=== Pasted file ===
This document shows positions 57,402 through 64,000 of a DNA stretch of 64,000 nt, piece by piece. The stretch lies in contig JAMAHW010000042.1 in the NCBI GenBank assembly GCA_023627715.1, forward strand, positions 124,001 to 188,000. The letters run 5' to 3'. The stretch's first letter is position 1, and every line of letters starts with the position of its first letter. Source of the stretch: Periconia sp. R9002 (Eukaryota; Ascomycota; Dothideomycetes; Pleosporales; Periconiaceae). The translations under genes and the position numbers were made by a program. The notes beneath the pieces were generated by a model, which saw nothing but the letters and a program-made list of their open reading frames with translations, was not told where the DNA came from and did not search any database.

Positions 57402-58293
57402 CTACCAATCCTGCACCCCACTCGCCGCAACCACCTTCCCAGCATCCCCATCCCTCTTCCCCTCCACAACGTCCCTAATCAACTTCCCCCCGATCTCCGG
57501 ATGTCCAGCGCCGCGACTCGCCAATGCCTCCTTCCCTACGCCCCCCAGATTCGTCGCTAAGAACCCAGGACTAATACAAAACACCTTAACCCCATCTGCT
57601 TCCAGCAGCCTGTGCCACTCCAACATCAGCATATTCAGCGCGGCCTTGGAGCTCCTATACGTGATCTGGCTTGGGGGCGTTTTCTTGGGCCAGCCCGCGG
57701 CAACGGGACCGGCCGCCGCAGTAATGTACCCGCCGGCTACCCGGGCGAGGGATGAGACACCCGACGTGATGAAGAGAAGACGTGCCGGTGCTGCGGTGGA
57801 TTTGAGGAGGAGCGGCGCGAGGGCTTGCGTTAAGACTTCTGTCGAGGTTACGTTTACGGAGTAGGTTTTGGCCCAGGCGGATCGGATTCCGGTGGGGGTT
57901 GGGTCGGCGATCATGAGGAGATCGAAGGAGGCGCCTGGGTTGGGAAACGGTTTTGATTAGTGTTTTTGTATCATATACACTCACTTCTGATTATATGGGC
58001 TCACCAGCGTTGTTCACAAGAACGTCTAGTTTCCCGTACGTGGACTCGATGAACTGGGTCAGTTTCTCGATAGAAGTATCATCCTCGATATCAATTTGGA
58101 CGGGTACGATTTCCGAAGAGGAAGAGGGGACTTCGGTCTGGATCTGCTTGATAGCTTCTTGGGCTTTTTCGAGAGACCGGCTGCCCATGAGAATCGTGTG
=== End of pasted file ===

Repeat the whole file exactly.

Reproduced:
This document shows positions 57,402 through 64,000 of a DNA stretch of 64,000 nt, piece by piece. The stretch lies in contig JAMAHW010000042.1 in the NCBI GenBank assembly GCA_023627715.1, forward strand, positions 124,001 to 188,000. The letters run 5' to 3'. The stretch's first letter is position 1, and every line of letters starts with the position of its first letter. Source of the stretch: Periconia sp. R9002 (Eukaryota; Ascomycota; Dothideomycetes; Pleosporales; Periconiaceae). The translations under genes and the position numbers were made by a program. The notes beneath the pieces were generated by a model, which saw nothing but the letters and a program-made list of their open reading frames with translations, was not told where the DNA came from and did not search any database.

Positions 57402-58293
57402 CTACCAATCCTGCACCCCACTCGCCGCAACCACCTTCCCAGCATCCCCATCCCTCTTCCCCTCCACAACGTCCCTAATCAACTTCCCCCCGATCTCCGG
57501 ATGTCCAGCGCCGCGACTCGCCAATGCCTCCTTCCCTACGCCCCCCAGATTCGTCGCTAAGAACCCAGGACTAATACAAAACACCTTAACCCCATCTGCT
57601 TCCAGCAGCCTGTGCCACTCCAACATCAGCATATTCAGCGCGGCCTTGGAGCTCCTATACGTGATCTGGCTTGGGGGCGTTTTCTTGGGCCAGCCCGCGG
57701 CAACGGGACCGGCCGCCGCAGTAATGTACCCGCCGGCTACCCGGGCGAGGGATGAGACACCCGACGTGATGAAGAGAAGACGTGCCGGTGCTGCGGTGGA
57801 TTTGAGGAGGAGCGGCGCGAGGGCTTGCGTTAAGACTTCTGTCGAGGTTACGTTTACGGAGTAGGTTTTGGCCCAGGCGGATCGGATTCCGGTGGGGGTT
57901 GGGTCGGCGATCATGAGGAGATCGAAGGAGGCGCCTGGGTTGGGAAACGGTTTTGATTAGTGTTTTTGTATCATATACACTCACTTCTGATTATATGGGC
58001 TCACCAGCGTTGTTCACAAGAACGTCTAGTTTCCCGTACGTGGACTCGATGAACTGGGTCAGTTTCTCGATAGAAGTATCATCCTCGATATCAATTTGGA
58101 CGGGTACGATTTCCGAAGAGGAAGAGGGGACTTCGGTCTGGATCTGCTTGATAGCTTCTTGGGCTTTTTCGAGAGACCGGCTGCCCATGAGAATCGTGTG